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Sticky Rice Is the Key To Super Strong Mortar 194

Posted by timothy
from the what-can't-sticky-rice-do? dept.
lilbridge writes "For over 1,500 years the Chinese have been using sticky rice as an ingredient in mortar, which has resulted in super strong buildings, many of which are still standing after hundreds of years. Scientists have been studying the sticky rice and lime mortar to unlock the secrets of its strength, and have just determined the secret ingredient that makes the mortar more stable and stronger. The scientists have also concluded that this mixture is the most appropriate for restoration of ancient and historic buildings, which means it is probably also appropriate for new construction as well."
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Sticky Rice Is the Key To Super Strong Mortar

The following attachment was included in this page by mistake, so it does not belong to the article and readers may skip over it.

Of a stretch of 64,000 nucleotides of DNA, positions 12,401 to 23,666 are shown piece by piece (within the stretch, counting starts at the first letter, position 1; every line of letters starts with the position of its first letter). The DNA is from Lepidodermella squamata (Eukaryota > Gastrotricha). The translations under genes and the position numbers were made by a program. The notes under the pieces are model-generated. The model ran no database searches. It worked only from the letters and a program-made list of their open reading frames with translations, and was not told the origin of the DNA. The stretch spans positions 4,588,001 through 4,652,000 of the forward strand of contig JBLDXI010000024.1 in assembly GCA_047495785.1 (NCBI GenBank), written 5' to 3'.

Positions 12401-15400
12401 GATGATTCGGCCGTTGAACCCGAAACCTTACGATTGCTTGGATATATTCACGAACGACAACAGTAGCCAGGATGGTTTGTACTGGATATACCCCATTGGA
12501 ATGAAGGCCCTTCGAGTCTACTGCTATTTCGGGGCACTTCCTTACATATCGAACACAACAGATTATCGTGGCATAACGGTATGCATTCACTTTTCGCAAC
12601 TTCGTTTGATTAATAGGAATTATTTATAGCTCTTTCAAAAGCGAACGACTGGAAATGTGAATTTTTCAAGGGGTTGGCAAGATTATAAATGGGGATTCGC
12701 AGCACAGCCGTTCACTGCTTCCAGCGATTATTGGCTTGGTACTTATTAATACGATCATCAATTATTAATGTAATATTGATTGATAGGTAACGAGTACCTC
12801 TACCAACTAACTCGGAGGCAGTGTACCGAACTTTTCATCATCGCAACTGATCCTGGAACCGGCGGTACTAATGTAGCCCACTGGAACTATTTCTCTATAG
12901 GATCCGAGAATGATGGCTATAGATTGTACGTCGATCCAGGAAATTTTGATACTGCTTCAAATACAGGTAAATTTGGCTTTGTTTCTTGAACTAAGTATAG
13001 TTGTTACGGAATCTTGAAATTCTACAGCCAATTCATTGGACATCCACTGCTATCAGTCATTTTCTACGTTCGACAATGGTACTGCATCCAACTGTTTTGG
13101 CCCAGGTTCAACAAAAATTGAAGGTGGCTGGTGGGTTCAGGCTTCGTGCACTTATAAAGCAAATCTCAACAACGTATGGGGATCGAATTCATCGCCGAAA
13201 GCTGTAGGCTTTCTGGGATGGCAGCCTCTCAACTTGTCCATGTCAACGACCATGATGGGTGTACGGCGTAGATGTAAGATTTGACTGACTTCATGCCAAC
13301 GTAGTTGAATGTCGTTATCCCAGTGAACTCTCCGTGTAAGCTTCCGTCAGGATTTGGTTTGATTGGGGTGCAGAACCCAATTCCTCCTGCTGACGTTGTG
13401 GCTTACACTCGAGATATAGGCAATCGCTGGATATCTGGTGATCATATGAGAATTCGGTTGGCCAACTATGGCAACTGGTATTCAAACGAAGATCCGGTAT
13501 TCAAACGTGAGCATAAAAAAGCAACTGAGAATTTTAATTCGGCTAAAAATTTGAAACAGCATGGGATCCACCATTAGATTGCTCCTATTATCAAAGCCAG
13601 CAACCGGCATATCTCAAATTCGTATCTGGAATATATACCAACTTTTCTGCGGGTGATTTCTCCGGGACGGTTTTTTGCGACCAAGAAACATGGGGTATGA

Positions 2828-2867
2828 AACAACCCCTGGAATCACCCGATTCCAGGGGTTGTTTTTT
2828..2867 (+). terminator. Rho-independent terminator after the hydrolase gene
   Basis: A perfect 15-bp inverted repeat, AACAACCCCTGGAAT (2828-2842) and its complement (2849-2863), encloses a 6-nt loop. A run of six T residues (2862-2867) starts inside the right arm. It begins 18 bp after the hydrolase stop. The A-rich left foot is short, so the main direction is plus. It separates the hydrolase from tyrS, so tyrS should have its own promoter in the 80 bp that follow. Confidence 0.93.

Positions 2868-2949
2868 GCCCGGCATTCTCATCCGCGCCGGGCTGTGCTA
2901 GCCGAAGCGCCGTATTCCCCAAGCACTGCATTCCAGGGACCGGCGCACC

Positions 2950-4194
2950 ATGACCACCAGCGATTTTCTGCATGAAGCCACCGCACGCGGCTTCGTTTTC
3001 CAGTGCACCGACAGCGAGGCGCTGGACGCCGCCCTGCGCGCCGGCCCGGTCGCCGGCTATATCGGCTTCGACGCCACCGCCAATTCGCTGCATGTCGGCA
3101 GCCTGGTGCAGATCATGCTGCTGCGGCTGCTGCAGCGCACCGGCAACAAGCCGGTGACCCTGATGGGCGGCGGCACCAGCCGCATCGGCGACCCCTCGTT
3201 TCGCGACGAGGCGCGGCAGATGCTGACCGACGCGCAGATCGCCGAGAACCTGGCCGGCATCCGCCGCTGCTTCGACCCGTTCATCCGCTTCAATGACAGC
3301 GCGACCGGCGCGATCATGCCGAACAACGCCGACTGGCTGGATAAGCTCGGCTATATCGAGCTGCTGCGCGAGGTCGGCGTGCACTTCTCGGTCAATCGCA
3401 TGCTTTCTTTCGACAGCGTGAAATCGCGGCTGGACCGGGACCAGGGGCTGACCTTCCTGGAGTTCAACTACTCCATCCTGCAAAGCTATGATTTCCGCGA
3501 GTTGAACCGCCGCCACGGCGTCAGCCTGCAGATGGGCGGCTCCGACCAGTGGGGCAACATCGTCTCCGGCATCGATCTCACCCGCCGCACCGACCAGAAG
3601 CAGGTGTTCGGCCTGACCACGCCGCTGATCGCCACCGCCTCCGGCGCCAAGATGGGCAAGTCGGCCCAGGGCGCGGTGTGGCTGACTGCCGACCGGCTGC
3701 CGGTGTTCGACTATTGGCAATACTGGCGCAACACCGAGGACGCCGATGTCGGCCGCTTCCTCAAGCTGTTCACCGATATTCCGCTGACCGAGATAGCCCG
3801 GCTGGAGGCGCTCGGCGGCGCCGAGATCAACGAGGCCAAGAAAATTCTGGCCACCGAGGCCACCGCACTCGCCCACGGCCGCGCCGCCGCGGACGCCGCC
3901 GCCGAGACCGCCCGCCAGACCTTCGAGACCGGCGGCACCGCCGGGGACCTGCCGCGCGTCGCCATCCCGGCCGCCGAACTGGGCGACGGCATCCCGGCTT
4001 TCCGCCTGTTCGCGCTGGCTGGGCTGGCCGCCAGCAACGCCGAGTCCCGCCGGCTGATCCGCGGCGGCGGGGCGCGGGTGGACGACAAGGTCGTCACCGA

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  • Amylopectin (Score:5, Informative)

    by Verdatum (1257828) on Wednesday June 02, 2010 @04:12PM (#32436620)
    I didn't know the critical ingredient was a mystery. Alton Brown from Good Eats explained the molecule quite well in the rice episode, and my immediate thought was "oh that must be why it was used in mortar for the Great Wall and such."
  • by Chris Mattern (191822) on Wednesday June 02, 2010 @04:21PM (#32436754)

    There are people who know how to do concrete right. And then there are people who know how to do concrete cheap.

  • by somersault (912633) on Wednesday June 02, 2010 @04:26PM (#32436804) Homepage Journal

    China probably does.. I mean sure it has a billion people, but apparently it produces 25% of the world's rice.

  • Re:Two more (Score:3, Informative)

    by mcgrew (92797) * on Wednesday June 02, 2010 @04:37PM (#32436946) Homepage Journal

    Or potatos. Do NOT put potatos down your garbage disposal; I found that out the hard way. Had to rent an electric plumber's snake to unplug the damned drain. The disposal has no problems, it's after they go down the drain and harden.

  • by EggyToast (858951) on Wednesday June 02, 2010 @04:40PM (#32436992) Homepage